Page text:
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Processing of hierarchical syntactic structure in music

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<mark>Journal publication date</mark>17/09/2013
<mark>Journal</mark>Proceedings of the National Academy of Sciences
Issue number38
Volume110
Number of pages6
Pages (from-to)15443-15448
<mark>State</mark>Published
Early online date3/09/13
<mark>Original language</mark>English

Abstract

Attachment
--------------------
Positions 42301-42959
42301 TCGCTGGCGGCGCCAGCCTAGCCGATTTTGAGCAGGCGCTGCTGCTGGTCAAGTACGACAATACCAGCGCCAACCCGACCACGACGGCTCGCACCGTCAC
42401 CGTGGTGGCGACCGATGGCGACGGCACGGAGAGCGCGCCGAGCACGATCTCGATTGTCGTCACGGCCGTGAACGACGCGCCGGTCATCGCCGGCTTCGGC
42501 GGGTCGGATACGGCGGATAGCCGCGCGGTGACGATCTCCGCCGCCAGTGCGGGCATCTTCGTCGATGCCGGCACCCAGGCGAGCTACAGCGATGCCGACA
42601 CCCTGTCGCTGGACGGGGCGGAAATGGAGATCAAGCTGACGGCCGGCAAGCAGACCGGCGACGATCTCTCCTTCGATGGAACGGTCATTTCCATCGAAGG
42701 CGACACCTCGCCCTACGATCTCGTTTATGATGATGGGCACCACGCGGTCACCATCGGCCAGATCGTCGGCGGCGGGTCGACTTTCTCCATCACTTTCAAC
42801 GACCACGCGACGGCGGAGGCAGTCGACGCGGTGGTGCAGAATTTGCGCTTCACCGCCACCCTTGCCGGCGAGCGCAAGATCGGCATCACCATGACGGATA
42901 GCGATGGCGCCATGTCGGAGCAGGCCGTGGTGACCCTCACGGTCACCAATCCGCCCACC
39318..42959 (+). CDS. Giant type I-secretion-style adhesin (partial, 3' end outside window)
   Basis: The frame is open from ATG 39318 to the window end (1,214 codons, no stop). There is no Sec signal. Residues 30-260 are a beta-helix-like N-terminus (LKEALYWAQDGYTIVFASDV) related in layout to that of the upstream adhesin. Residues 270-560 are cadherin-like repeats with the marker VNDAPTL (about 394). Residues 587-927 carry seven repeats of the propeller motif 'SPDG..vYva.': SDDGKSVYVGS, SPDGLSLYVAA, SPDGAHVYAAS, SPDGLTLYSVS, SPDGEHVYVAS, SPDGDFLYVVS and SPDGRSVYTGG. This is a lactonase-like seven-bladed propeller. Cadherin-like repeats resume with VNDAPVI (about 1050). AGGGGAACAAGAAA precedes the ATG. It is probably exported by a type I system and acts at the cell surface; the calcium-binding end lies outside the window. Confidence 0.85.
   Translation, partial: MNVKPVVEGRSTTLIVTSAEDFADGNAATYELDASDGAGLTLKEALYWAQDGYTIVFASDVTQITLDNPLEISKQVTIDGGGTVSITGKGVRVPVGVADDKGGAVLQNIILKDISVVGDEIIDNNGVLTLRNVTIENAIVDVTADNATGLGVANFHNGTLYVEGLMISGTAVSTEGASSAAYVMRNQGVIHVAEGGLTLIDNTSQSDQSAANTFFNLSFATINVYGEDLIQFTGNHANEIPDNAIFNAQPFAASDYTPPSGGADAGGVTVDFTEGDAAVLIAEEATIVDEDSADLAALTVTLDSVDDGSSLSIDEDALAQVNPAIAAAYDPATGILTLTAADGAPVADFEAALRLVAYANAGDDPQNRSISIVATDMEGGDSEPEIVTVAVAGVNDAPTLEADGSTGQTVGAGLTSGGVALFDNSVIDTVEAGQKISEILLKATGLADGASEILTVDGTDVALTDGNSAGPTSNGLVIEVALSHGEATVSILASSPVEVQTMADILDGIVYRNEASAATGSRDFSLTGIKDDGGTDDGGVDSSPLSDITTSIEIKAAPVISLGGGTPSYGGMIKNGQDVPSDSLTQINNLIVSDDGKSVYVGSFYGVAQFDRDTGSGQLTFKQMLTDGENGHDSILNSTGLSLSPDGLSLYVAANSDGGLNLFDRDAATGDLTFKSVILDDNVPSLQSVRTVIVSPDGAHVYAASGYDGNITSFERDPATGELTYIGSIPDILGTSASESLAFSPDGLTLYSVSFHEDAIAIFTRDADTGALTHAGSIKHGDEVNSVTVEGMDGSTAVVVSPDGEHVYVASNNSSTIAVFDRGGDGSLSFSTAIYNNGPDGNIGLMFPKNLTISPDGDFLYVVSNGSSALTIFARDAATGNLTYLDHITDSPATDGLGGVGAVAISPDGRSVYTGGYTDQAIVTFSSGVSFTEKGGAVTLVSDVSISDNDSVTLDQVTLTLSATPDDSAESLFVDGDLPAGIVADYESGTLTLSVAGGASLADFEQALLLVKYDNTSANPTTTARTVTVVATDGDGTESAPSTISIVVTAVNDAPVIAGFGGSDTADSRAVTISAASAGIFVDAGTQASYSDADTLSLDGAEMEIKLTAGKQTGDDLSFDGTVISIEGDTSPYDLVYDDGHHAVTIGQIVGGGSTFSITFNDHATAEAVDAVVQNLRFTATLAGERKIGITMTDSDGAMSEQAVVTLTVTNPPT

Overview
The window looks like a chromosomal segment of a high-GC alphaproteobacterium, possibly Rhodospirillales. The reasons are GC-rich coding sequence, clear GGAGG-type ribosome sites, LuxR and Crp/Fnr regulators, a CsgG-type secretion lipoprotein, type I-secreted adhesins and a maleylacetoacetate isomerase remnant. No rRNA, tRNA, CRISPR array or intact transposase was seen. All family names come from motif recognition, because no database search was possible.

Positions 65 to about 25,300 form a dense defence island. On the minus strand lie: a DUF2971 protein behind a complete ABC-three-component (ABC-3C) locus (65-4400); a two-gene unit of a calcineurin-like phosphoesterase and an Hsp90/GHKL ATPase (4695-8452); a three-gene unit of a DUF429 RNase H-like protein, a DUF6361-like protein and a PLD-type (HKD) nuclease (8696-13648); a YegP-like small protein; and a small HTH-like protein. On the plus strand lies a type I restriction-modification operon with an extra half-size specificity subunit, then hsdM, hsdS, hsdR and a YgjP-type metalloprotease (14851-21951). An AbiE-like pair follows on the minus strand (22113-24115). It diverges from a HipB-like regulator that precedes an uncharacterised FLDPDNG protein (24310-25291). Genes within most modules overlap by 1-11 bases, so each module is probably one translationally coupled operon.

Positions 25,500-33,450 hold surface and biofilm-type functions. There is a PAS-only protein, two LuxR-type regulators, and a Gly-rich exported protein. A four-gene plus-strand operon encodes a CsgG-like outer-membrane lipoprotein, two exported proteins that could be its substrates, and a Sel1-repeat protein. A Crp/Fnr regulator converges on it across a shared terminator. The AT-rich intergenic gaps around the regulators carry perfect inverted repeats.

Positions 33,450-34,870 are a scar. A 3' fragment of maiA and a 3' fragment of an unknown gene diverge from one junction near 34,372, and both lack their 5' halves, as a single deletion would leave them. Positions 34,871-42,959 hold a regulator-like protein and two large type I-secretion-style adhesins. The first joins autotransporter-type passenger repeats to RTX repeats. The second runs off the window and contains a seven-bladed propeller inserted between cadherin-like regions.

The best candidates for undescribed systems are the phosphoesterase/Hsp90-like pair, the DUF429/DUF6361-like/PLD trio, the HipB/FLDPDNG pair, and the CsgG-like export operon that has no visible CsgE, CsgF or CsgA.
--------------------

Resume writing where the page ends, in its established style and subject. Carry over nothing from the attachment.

Hierarchical structure with nested nonlocal dependencies is a key feature of human language and can be identified theoretically in most pieces of tonal music. However, previous studies have argued against the perception of such structures in music. Here, we show processing of nonlocal dependencies in music. We presented chorales by J. S. Bach and modified versions in which the hierarchical structure was rendered irregular whereas the local structure was kept intact. Brain electric responses differed between regular and irregular hierarchical structures, in both musicians and nonmusicians. This finding indicates that, when listening to music, humans apply cognitive processes that are capable of dealing with long-distance dependencies resulting from hierarchically organized syntactic structures. Our results reveal that a brain mechanism fundamental for syntactic processing is engaged during the perception of music, indicating that processing of hierarchical structure with nested nonlocal dependencies is not just a key component of human language, but a multidomain capacity of human cognition.